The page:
Stillman & Birn Delta (6x8), Pilot Prera, Lex Gray

Stillman & Birn Delta (6×8), Pilot Prera, Lex Gray

 

We’re Having A Heat Wave

We’re having a heat wave.  In French it’s called a canicule.  Regardless of what language you use, it means hot and humid and we’ve certainly got that.  I blame myself.  I spent so much time whining that I couldn’t go sketching because winter wouldn’t end that, it seems, someone from down south sent us a dose of hot.

Stillman & Birn Alpha, Pilot Prera, Lex Gray ink

Stillman & Birn Alpha, Pilot Prera, Lex Gray ink

In spite of the heat, though, this sketcher marches onward.  I was to meet sketching buddy Claudette at Place d’Youville, a busy area just outside the St. Jean Gate into the old city.  While I waited for her I did this sketch of the entrance toan Italian restaurant.

When Claudette arrived we headed into the old city to find something to sketch.  Our goals were a bit atypical because what to sketch took a back seat to finding a shady, cool place to sit.  It wasn’t easy.

Eventually, though, we found ourselves in Carmel Park, a tiny little park (you can easily throw a stone across it) that’s up on a hill within the walled city.  Trees gave us shade and our altitude gave us access to a nice breeze that kept us comfortable.  Claudette sketched church steeples while I fixated on the back porch of an apartment building that was probably 30-40 feet below me.  Mostly I got caught up in the gorgeous flowers, flowers I didn’t do justice to I’m afraid.  Nevertheless, we had fun and stayed cool.

Stillman & Birn Alpha (9x6), Pilot Prera, Lex Gray

Stillman & Birn Alpha (9×6), Pilot Prera, Lex Gray

Sketching “Around Back”

I wander my town, sketching the older buildings of our fine city.  They remain my favorite sketching subject.  I try to avoid the touristy buildings; their spirits have been stolen by the gazillion photographs taken of them annually.  I’ve been doing building portraits it for about 2 1/2 years.

It may be, however, that I’ve missed the best subjects because I’ve always drawn the front doors, the facade, the part of the building designed to invite you in.  Here in Quebec, however, some of the older areas of the city present challenging and interesting subjects if you walk “around back” where some of the age and development of the city are more visible.

In these neighborhoods you see porches, old garage areas, tiny apartments and sheds, all scrunched together such that no space is underutilized.  It’s as though the logic was that ‘Here’s a wall.  We only need three more and we can…’   Quebecers refer to it as “rebouter”, which I think translates to “tied together” or something similar.  All I know is that it’s in these rear spaces you can find unrenovated structures that must date back to the 1800s.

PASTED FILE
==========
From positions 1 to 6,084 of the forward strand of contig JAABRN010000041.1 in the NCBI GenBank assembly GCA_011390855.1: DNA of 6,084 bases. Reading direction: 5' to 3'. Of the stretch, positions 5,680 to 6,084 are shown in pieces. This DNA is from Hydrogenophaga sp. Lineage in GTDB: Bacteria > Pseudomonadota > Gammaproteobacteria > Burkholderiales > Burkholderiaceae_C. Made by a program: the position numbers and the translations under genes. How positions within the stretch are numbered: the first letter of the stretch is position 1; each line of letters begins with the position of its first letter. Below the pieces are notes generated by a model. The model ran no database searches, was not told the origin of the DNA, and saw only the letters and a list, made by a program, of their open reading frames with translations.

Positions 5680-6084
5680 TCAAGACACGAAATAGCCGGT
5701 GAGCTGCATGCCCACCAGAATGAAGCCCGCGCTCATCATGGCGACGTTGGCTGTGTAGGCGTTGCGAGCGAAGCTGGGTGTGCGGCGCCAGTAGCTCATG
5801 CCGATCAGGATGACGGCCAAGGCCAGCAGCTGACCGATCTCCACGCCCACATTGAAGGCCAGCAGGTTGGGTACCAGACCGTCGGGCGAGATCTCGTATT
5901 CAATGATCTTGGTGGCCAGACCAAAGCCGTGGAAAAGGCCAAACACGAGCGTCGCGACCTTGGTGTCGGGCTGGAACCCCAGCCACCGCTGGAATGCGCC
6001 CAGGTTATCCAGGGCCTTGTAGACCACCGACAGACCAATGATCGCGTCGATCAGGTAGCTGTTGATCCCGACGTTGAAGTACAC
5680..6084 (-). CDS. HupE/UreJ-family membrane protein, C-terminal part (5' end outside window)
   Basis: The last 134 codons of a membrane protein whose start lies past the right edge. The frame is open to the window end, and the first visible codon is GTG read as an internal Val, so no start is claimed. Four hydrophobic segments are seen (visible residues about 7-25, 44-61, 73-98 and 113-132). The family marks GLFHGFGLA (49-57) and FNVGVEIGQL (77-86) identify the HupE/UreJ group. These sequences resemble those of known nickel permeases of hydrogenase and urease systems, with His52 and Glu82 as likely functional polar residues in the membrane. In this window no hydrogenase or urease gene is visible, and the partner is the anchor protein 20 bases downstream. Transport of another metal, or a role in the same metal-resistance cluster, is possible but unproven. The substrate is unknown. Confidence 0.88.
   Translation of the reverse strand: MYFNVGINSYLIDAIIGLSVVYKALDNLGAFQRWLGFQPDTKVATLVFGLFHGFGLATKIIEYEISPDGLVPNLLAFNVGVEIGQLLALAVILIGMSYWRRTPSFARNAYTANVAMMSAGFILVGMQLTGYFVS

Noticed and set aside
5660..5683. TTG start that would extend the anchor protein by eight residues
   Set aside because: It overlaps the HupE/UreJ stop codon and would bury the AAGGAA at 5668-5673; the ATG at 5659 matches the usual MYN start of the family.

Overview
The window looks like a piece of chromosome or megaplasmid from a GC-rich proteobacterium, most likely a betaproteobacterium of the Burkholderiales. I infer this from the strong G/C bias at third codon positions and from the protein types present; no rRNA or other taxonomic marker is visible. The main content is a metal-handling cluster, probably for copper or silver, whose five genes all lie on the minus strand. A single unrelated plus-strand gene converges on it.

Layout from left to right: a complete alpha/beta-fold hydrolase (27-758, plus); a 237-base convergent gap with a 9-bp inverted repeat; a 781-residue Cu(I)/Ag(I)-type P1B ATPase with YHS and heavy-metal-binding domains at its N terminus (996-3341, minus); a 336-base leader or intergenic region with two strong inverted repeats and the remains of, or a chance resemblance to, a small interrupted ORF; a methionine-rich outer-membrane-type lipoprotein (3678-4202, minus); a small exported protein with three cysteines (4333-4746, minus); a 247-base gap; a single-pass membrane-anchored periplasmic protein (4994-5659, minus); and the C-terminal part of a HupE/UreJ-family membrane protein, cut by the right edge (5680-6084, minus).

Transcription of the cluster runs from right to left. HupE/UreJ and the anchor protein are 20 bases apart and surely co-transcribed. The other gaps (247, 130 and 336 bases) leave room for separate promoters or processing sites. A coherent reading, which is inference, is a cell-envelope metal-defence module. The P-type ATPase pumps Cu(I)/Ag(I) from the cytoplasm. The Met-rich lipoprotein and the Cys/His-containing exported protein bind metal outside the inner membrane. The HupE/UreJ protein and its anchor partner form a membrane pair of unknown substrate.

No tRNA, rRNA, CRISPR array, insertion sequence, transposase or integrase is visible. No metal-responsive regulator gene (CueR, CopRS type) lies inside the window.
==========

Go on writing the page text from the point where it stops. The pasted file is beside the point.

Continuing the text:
Claudette and I were out on a sketching adventure when we came across this opportunity.  Across from this scene is a nice little park area with lots of shade.  Guess where we sat as we drew this scene.

Stillman & BIrn Alpha (9x6), Pilot Prera, Lex Gray

Stillman & BIrn Alpha (9×6), Pilot Prera, Lex Gray

Long Walk – Little Sketches

We had a rain day that prevented me from taking my daily walk so when I was greeted with sun the next morning I decided to double my walking efforts.

It was a great day for walking and I was thoroughly enjoying myself.  Rather than spending a long time on a single sketch, I did a couple of small, quicker sketches, just to feed the urban sketcher in me.

Looking down from the bike path into Parc Brebeuf

Looking down from the bike path into Parc Brebeuf

These are both around four inches in size and done with my Pilot Penmanship, a very fine pen.   I don’t think the watercolor was an improvement, but that’s often the case.  I really do need to practice doing watercolors.

Along the St. Charles River

Along the St. Charles River

 

 

Pencil Before Ink: Another Approach

In my last blog post I admitted that I often commit the deadly sin of using a pencil in advance of my fountain pens.  This is a sometimes I do, sometimes I don’t thing but I suggested that there are two ways/reasons why I use a pencil.  In that post I showed one of those reasons, where I simply drew some blobs to give me some indication of the location of the various objects tht make up a scene.  The reason is that by doing this I can draw any of the objects while knowing how it relates to the other objects as the preliminary pencil work, that represent my thinking about those relationships, has already been done.